A Symbol for Nuremberg: The Origin of the Christkind
The idea that the Christkind brings children their Christmas gifts goes back to the protestant reformer, Martin Luther (1483-1546). In Luther’s time, it was traditional to give children gifts on December 6th, St. Nicolas’s Day. To turn away from the Catholic veneration of saints and saint’s days, Luther laid gift-giving in his household on Christmas Eve. He told his children that "Holy Christ" had brought their presents. This tradition quickly took hold in Lutheran families. In Nuremberg, it was already common by the end of the 16th century.
Through the years, this fictional gift-giver took on form. It was most likely the medieval German tradition of Christmas plays, with an Angel of the Annunciation as the main character, which gave the Christmas Angel its earthly appearance. As angels of all sorts began to be depicted as female and not only male, the Christkind also took on a feminine appearance. That is why today a young woman is chosen to play the part of the Nuremberg Christkind.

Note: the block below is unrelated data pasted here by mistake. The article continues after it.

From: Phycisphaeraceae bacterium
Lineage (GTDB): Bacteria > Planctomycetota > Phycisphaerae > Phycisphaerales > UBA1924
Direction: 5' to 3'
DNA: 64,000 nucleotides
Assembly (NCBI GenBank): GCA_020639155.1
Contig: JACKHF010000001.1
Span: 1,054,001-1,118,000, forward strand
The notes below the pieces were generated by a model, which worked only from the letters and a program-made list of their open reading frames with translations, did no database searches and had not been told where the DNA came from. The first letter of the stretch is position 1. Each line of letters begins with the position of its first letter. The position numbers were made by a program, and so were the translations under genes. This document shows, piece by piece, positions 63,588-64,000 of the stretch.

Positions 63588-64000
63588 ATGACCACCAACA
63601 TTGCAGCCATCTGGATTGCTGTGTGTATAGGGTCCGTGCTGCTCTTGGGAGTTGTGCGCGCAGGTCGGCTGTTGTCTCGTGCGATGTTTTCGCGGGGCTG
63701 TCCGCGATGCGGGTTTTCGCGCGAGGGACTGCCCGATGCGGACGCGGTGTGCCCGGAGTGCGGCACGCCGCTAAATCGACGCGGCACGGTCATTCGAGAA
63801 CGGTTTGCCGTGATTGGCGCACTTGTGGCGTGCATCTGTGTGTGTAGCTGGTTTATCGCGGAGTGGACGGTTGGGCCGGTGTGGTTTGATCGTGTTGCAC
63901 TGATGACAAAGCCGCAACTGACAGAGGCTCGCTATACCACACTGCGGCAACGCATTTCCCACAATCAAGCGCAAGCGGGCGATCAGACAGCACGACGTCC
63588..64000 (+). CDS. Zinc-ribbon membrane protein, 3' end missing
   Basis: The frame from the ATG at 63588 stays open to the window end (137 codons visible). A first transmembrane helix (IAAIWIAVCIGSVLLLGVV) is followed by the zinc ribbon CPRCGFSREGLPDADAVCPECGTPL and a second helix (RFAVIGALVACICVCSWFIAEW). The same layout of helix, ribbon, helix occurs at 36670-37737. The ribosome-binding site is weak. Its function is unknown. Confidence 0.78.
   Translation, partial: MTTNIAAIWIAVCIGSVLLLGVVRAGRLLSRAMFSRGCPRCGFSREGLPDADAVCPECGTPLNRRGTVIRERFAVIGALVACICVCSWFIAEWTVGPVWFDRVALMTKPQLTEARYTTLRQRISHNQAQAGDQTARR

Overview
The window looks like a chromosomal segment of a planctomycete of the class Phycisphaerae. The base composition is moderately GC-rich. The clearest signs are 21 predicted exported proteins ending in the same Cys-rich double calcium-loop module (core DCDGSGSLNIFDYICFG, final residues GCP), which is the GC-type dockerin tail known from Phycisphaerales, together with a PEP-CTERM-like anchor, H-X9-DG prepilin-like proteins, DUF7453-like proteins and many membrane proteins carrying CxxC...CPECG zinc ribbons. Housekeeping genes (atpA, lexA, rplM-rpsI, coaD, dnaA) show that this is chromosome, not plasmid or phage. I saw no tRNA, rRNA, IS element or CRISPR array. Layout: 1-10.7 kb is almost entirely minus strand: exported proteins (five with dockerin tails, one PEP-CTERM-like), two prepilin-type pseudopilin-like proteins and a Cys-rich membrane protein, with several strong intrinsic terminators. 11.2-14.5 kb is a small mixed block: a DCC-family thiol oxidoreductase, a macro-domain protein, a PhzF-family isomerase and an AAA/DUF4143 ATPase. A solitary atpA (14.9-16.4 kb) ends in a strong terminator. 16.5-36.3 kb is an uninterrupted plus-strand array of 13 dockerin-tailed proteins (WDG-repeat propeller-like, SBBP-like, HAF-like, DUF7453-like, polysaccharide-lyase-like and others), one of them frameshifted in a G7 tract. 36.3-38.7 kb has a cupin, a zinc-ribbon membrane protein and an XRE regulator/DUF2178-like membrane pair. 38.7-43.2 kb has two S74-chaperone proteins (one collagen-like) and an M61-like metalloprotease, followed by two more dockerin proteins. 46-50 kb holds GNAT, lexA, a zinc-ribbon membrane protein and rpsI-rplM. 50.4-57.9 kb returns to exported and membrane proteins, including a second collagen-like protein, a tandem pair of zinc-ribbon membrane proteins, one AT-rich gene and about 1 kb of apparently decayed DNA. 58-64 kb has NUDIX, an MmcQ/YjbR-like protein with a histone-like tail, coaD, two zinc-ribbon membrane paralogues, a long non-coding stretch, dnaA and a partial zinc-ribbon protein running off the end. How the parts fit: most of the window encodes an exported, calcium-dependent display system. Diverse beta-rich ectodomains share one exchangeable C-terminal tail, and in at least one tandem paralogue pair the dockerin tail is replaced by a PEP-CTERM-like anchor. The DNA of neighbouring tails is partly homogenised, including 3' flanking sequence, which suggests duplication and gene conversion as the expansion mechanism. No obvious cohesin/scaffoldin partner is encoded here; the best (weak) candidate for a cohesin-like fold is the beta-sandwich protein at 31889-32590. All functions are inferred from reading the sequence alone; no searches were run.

Other reports from Nuremberg Christkindlesmarkt